Are echo chambers and filter bubbles really such a big deal; a new report finds that search engines and social media have more diverse news repertoires.
As ever with these things, there is nuance. A new paper by Richard Fletcher and Rasmus Kleis Nielsen from the University of Oxford and Antonis Kalogeropoulos from Liverpool University drew conclusions that some might find surprising.
Their conclusion: “People who use search engines, social media and aggregators for news have more diverse news repertoires.”
Then again, the study found that search engines, social media and aggregators are more associated with more partisan outlets.
The findings add to the growing evidence challenging the existence of filter bubbles, and highlight alternative ways of characterizing people’s online news use
Partisan outlets; do they support echo chambers?
What is a partisan outlet? Maybe the best definition is that they are the opposite of BBC, which for all the criticisms it receives, does at least strive for balance. Indeed, the biggest BBC critiques seem to apply when it attempts balance when it may not be appropriate — like trying to balance a discussion on climate change by having climate change deniers who hold views that many consider lack credibility.
The study also focused on the UK, which is an important point, as the UK is quite unusual. It found that 77 per cent of news articles in the UK are accessed directly, which is when people first visit a news outlet’s website or app and click on links to individual stories. It also found that in the UK, around 40 per cent of all news articles read on desktop or laptop computers are from the BBC, with the Guardian, MSN News and MailOnline the only other outlets with ten per cent plus of the market share.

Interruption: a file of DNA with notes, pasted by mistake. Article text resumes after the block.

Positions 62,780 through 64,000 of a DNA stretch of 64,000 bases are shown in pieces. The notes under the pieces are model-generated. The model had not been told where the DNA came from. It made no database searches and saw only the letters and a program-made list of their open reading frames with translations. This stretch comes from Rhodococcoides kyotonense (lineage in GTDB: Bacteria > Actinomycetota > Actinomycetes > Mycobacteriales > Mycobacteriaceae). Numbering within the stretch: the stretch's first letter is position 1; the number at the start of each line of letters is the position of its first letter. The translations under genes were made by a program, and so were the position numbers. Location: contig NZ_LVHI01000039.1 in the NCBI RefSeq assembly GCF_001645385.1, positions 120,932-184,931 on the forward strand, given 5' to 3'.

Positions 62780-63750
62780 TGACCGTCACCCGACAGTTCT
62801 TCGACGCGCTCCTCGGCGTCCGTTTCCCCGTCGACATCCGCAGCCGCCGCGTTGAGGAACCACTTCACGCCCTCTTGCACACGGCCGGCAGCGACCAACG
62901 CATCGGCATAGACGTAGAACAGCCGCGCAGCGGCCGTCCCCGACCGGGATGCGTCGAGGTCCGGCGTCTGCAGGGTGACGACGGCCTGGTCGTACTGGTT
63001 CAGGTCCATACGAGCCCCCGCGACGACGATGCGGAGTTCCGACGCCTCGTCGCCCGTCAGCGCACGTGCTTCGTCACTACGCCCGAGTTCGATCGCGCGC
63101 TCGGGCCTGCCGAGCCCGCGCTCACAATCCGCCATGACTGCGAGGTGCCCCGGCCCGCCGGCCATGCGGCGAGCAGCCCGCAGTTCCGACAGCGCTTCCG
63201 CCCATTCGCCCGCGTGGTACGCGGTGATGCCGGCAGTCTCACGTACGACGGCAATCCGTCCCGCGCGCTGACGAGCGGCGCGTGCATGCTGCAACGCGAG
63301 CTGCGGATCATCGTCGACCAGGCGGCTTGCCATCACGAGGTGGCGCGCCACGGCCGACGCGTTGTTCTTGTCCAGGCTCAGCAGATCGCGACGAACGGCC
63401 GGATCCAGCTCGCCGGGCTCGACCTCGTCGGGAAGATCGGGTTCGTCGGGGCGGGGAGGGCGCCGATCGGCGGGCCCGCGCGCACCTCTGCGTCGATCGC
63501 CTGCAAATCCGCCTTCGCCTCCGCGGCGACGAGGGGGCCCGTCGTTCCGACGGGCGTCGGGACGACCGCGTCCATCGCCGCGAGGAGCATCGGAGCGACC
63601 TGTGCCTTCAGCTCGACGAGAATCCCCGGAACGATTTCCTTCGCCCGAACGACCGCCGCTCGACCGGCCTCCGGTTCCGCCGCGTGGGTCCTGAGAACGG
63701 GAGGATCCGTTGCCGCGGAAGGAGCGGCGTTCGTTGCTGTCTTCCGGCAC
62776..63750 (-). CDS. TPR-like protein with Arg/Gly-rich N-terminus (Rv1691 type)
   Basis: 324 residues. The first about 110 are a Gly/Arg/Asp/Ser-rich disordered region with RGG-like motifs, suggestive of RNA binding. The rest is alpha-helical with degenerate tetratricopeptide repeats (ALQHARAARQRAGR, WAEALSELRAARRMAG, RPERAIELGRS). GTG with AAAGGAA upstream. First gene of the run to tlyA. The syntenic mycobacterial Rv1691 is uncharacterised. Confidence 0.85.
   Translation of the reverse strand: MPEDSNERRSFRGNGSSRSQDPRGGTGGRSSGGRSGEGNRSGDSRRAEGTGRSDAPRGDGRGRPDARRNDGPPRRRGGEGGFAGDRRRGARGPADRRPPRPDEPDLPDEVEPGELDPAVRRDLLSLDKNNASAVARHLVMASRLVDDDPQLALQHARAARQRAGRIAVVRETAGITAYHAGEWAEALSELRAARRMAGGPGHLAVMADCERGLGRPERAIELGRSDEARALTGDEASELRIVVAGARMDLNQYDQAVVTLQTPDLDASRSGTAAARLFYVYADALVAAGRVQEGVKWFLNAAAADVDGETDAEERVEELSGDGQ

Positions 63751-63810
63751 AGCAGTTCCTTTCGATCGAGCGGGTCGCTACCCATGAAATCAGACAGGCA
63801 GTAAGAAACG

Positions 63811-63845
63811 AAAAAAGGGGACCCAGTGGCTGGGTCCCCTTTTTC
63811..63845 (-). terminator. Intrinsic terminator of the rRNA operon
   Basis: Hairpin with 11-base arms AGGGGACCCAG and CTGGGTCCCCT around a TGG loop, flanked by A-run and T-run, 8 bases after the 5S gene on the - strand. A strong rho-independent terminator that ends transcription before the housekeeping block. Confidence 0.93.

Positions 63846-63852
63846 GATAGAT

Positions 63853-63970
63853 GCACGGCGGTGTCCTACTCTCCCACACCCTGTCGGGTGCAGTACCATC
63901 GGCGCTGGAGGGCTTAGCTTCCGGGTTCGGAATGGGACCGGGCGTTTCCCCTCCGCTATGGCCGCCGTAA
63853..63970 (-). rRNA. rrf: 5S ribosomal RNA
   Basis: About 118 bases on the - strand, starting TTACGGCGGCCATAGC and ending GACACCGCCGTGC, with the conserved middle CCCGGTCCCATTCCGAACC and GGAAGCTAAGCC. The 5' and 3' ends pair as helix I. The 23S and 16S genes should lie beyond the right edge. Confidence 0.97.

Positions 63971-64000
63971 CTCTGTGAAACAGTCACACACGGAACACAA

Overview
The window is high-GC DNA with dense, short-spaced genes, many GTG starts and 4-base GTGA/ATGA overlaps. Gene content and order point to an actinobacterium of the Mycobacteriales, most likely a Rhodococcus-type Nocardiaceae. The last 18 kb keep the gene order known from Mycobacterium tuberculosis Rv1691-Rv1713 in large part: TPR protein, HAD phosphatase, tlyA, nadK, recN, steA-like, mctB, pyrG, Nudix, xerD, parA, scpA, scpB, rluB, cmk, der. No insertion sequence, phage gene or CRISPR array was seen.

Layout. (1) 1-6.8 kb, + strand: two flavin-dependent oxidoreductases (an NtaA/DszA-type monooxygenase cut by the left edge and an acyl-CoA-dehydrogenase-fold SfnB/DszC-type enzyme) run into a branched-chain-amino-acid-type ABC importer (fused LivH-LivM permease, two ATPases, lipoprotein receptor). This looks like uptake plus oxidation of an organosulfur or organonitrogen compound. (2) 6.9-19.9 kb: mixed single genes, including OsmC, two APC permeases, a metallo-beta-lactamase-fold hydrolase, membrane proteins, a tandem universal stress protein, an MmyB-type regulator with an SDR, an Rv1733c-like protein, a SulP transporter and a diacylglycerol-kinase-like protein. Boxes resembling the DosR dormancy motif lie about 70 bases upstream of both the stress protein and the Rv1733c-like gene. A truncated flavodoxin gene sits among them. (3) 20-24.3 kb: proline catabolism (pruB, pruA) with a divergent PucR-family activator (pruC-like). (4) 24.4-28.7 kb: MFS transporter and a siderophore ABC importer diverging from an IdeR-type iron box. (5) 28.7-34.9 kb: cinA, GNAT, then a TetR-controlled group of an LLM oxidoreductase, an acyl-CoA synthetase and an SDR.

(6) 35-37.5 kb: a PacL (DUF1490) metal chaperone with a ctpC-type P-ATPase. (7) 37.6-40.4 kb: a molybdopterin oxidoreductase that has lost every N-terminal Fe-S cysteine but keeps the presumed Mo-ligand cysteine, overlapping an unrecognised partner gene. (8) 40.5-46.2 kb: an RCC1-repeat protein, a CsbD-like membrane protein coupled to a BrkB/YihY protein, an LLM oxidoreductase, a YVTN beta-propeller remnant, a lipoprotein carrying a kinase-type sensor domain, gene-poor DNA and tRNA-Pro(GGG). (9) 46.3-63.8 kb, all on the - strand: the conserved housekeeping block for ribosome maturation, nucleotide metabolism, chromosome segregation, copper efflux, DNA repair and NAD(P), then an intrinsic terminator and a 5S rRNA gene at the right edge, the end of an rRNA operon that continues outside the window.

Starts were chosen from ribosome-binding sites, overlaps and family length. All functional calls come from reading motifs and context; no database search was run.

In many other countries, by contrast, direct access is less important.
- Along with the UK, direct news access is highly significant in Finland, Norway and Sweden
- Chile, Brazil and Malaysia see more reliance on social media
- News aggregators and search are more important in Japan and South Korea.
- And social media, news aggregators and search are more important in the United States, Canada and Australia.
The report says: “The findings add to the growing evidence challenging the existence of filter bubbles, and highlight alternative ways of characterizing people’s online news use.”
In other words, if you rely on social media, news aggregators or search, then your news consumption is far more likely to be derived from diverse sources, but then again, these sources are less likely to provide balance.
To take an extreme example, this might suggest that individuals who rely on social etcetera, might read publications sitting at opposite ends of the political spectrum. In contrast, someone who gathers their news from more conventional means is more likely to read balanced material.
Ummm, is that really so, though?
The idea that social media and search supports echo chambers, explaining, for example, the Brexit vote in the UK, or the Trump vote in the US, ignores the role of British tabloids in influencing Brexit note and Fox News on Trump becoming President.
Then again, to argue that the news sources we access directly are less partisan, seem to push it. Sure the BBC tries to achieve balance, but not many of the more popular publications do — and maybe social media has encouraged the increased polarisation of mainstream media.
But are echo chambers real? Watch a video expressing a point of view you disagree with and then read the comments; if you still don’t see evidence of an echo chamber after doing that, we are surprised.
The truth is, human nature is odd. We are all riddled with bias and are subject to heuristics. So if we read a news report from a source that is ideologically different from ours, maybe our motivation is to confirm how awful that publication is.
If we use social, search and news aggregators for our news, the sources may be more diverse, but the sources we choose to believe are likely to echo our existing point of view.
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